Regional Patterns of U.S. Household Carbon Emissions
Climatic Change, September 2009
17 Pages Posted: 10 Oct 2009
Date Written: March 2009
Market-based policies to address fossil fuel-related externalities including climate change typically operate by raising the price of those fuels. Increases in energy prices have important consequences for a typical U.S. household that spent almost $4,000 per year on electricity, fuel oil, natural gas, and gasoline in 2005. A key question for policymakers is how these consequences vary over different regions and subpopulations across the country - especially as adjustment and compensation programs are designed to protect more vulnerable regions. To answer this question, we use non-publicly available data from the U.S. Consumer Expenditure Survey over the period 1984-2000 to estimate long-run geographic variation in household use of electricity, fuel oil, natural gas, and gasoline, as well as the associated incidence of a $10 per ton tax on carbon dioxide (ignoring behavioral response). We find substantial variation: incidence from the tax range from $97 dollars per year per household in New York County, New York to $235 per year per household in Tensas Parish, Louisiana. This variation can be explained by differences in energy use, carbon intensity of electricity generation, and electricity regulation.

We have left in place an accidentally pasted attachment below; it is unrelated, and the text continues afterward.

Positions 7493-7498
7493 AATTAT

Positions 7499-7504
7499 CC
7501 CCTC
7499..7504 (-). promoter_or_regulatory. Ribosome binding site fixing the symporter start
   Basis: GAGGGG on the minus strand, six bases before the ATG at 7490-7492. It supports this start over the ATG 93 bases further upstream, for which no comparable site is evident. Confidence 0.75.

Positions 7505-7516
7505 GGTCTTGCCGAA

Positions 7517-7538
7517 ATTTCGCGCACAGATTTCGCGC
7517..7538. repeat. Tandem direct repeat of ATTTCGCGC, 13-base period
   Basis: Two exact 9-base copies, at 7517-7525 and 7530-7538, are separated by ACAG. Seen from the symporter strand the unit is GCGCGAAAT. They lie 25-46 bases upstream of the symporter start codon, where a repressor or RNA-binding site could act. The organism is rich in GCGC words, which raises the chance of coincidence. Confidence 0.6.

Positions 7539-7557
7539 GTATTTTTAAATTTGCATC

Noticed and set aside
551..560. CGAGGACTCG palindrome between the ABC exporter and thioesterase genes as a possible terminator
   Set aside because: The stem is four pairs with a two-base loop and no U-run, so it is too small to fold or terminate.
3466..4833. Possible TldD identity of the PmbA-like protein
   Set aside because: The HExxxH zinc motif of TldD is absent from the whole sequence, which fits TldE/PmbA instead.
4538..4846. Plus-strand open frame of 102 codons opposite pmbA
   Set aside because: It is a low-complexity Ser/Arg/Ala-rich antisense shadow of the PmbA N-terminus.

JEL Classification: Q2
Suggested Citation: Suggested Citation